Abstract:
In this non-specialist review I look at how weak lensing can provide information on the dark sector of the Universe. The review concentrates on what can be learned about Dark Matter, Dark Energy and Dark Gravity, and why. On Dark Matter, results on the confrontation of theoretical profiles with observation are reviewed, and measurements of neutrino masses discussed. On Dark Energy, the interest is whether this could be Einstein's cosmological constant, and prospects for high-precision studies of the equation of state are considered. On Dark Gravity, we consider the exciting prospects for future weak lensing surveys to distinguish General Relativity from extra-dimensional or other gravity theories.

Abstract:
I propose an analysis method, based on spin-spherical harmonics and spherical Bessel functions, for large-scale weak lensing surveys which have source distance information through photometric redshifts. I show that the distance information can significantly reduce statistical errors on cosmological parameters; in particular, 3D lensing analysis offers excellent prospects for constraining the equation of state of the vacuum energy which dominates the energy density of the Universe. I show that the ratio of pressure to energy density could be determined to an accuracy of $\sim 1%$ or better. Having distance information also offers significant advantages in the control of systematic effects such as the intrinsic alignment of galaxies. The case for obtaining photometric redshifts is therefore compelling. A signal-to-noise eigenmode analysis of the modes shows that the modes with highest signal-to-noise correspond quite closely to ignoring the redshift information, but there is significant extra information from a few radial modes. These modes are generally long-wavelength, suggesting that useful information can be gleaned even if the photometric redshifts are relatively inaccurate.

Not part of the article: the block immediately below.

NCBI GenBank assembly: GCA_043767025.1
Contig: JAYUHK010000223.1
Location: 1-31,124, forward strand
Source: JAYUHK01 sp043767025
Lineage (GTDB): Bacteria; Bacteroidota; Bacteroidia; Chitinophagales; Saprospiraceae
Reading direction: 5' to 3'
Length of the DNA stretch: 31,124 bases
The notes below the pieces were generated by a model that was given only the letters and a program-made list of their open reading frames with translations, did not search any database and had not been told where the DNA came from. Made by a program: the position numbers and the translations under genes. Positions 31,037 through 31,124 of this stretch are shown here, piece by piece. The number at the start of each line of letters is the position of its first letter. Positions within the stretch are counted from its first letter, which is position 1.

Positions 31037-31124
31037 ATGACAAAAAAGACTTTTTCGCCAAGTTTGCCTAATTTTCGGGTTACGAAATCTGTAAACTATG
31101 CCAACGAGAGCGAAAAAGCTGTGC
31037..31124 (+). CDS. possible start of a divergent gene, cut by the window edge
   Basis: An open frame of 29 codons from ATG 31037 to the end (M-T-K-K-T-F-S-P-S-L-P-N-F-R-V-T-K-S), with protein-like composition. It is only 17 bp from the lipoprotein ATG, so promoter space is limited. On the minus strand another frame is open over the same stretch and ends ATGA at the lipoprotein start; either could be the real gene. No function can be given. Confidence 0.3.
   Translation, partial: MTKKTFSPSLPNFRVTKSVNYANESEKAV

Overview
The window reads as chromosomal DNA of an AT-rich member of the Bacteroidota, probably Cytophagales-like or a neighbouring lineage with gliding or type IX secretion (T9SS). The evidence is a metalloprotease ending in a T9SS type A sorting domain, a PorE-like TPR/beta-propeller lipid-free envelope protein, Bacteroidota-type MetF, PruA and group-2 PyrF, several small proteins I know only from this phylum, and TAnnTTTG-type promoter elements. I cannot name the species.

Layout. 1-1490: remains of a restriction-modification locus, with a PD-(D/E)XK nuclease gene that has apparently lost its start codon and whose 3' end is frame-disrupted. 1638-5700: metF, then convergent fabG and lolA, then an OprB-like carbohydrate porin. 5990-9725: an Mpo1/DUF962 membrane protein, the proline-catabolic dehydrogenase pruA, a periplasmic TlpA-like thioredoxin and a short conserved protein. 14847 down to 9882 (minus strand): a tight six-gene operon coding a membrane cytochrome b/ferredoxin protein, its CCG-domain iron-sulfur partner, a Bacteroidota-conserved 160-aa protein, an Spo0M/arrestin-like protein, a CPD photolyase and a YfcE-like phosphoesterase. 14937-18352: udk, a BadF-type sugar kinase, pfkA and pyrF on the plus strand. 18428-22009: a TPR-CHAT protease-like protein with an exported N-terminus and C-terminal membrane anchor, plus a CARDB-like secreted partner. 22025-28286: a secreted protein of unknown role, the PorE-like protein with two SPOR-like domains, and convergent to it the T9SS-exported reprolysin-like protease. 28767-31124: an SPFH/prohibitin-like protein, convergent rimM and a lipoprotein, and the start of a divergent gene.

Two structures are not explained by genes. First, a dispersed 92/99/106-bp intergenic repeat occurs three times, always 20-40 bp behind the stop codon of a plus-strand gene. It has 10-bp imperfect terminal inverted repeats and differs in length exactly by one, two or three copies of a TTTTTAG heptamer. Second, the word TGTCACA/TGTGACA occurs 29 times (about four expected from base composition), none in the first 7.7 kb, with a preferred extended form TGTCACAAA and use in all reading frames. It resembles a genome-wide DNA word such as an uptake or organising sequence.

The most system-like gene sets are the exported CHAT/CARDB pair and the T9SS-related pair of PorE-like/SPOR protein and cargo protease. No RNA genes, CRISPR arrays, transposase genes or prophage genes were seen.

Abstract:
In these lectures I cover a number of topics in cosmological data analysis. I concentrate on general techniques which are common in cosmology, or techniques which have been developed in a cosmological context. In fact they have very general applicability, for problems in which the data are interpreted in the context of a theoretical model, and thus lend themselves to a Bayesian treatment. We consider the general problem of estimating parameters from data, and consider how one can use Fisher matrices to analyse survey designs before any data are taken, to see whether the survey will actually do what is required. We outline numerical methods for estimating parameters from data, including Monte Carlo Markov Chains and the Hamiltonian Monte Carlo method. We also look at Model Selection, which covers various scenarios such as whether an extra parameter is preferred by the data, or answering wider questions such as which theoretical framework is favoured, using General Relativity and braneworld gravity as an example. These notes are not a literature review, so there are relatively few references.